Watch what I say AND what I do

Humans are naturally complex creatures, but we take our social and behavioral cues from those around us. We carefully watch the actions of our mentors, partners, peers, leaders, and employers to see what they’re doing and what they’re saying.

It’s going to be tougher for employers to “sell” health and wellness if they’re walking around smoking cigars, drinking colas and handing out chocolate at meetings. The battle of the bulge notwithstanding, we all have work to do when it comes to our personal healthcare, but setting priorities and working toward shared goals makes a big difference in getting others to notice and follow suit.

So often, it’s the little things that matter…and while it’s not all nutritional, that’s a good place to start since everyone loves to eat!  Replacing candy and soda vending choices with healthier options says you’re paying attention and taking an interest in your employees’ health. Fruit at meetings in place of cookies and bagels, water in lieu of soda, coffee and sweetened drinks, and salads or healthy platters instead of pizza and grinders at office meetings will be noticed.

Eliminating smoking at the workplace — indoors, on company grounds and in company vehicles — sends a strong message as well. We can’t legislate what our employees do on their own time and outside of the office or shop, but we can provide smoking-cessation information, articles, incentives and access to programs. Paying for those programs sends an even stronger message.

Employers can link wellness in their workplaces to national monthly health-awareness events and activities. For example, November is American Diabetes Month; Lung Cancer Awareness Month; Alzheimer’s disease awareness month; and The Great American Smokeout. Each, by itself, offers a multitude of creative interventions and educational opportunities. For example, Type 2 diabetes is linked to obesity, poor nutrition and lack of proper exercise.  Smoking tobacco products is the primary cause of lung cancer…and the Great American Smokeout, held annually on the third Thursday in November, has become an institutionalized national movement (for more information, visit The American Cancer Society at www.cancer.org).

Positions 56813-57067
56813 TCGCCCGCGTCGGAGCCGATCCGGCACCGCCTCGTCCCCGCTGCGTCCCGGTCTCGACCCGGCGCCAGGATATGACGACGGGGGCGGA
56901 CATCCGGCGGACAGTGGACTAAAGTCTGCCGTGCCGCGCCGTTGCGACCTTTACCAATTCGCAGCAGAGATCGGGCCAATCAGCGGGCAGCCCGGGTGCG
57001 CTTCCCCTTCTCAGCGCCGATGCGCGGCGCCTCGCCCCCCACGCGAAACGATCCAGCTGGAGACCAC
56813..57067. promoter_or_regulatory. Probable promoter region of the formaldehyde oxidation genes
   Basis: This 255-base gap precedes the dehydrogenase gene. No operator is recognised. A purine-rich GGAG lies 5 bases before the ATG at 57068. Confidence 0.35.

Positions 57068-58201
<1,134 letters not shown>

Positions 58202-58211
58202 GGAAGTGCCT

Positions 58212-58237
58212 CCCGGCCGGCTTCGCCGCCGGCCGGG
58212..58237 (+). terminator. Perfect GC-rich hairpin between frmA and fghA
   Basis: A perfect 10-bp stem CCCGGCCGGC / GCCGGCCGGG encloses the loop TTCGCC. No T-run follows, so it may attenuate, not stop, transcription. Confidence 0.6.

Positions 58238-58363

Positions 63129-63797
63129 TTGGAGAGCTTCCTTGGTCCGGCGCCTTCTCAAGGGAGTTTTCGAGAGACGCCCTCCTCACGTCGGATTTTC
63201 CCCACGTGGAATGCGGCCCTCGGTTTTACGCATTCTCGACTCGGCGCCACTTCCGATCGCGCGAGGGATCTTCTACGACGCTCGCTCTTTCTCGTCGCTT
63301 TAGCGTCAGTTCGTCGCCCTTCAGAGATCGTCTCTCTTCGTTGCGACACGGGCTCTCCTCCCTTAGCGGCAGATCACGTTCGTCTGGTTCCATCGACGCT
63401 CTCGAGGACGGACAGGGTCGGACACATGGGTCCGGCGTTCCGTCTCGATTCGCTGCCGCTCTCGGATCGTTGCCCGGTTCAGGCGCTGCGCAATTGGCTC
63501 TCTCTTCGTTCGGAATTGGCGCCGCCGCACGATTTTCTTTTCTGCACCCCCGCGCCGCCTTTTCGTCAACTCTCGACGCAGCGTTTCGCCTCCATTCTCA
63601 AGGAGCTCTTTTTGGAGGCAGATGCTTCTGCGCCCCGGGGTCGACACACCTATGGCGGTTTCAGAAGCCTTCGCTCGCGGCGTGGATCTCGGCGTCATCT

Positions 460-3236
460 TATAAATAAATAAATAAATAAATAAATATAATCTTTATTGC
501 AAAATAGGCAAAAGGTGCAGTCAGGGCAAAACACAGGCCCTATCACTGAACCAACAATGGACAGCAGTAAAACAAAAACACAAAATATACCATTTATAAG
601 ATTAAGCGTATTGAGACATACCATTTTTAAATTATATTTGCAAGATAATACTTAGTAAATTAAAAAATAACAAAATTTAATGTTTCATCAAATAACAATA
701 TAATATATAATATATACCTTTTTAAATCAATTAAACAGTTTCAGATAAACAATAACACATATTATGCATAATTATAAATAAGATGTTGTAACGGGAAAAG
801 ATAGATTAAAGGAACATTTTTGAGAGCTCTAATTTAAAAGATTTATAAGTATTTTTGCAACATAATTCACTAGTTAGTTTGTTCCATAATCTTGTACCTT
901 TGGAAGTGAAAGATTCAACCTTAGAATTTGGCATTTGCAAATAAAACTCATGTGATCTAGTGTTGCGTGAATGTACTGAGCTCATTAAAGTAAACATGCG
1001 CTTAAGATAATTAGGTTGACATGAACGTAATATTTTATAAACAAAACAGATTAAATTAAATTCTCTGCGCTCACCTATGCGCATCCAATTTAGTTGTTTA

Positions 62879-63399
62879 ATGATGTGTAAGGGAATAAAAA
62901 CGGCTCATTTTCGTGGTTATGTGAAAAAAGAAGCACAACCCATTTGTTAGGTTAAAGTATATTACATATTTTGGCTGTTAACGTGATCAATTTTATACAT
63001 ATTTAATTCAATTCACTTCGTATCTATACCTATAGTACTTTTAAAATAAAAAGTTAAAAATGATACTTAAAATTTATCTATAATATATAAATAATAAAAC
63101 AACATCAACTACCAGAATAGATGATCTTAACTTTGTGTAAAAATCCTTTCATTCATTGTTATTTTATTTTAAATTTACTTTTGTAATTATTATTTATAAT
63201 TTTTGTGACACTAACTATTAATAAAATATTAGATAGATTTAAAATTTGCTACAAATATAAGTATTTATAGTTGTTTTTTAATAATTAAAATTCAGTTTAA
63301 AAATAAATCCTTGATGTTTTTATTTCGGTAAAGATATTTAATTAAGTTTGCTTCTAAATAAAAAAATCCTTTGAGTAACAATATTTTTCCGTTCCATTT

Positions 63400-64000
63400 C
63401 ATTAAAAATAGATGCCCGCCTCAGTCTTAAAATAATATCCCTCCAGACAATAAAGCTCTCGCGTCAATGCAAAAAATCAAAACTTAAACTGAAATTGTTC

Encouraging employee collaboration when it comes to health and wellness makes great sense in terms of health improvements, teamwork and boosting morale. Encourage staff to meet on company time and come up with ideas for improving team and individual health. Create competitions, offer prizes and awards, sponsor team events, invite guest speakers and wellness experts, supplement fitness programs…the list of potential activities is endless. And when company leaders take an active role – and walk the talk – employees notice and participation increases.

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If you’re not enjoying the benefits of a wellness program at your company, join CBIA Healthy Connections at your company’s next renewal. It’s free as part of your participation in CBIA Health Connections.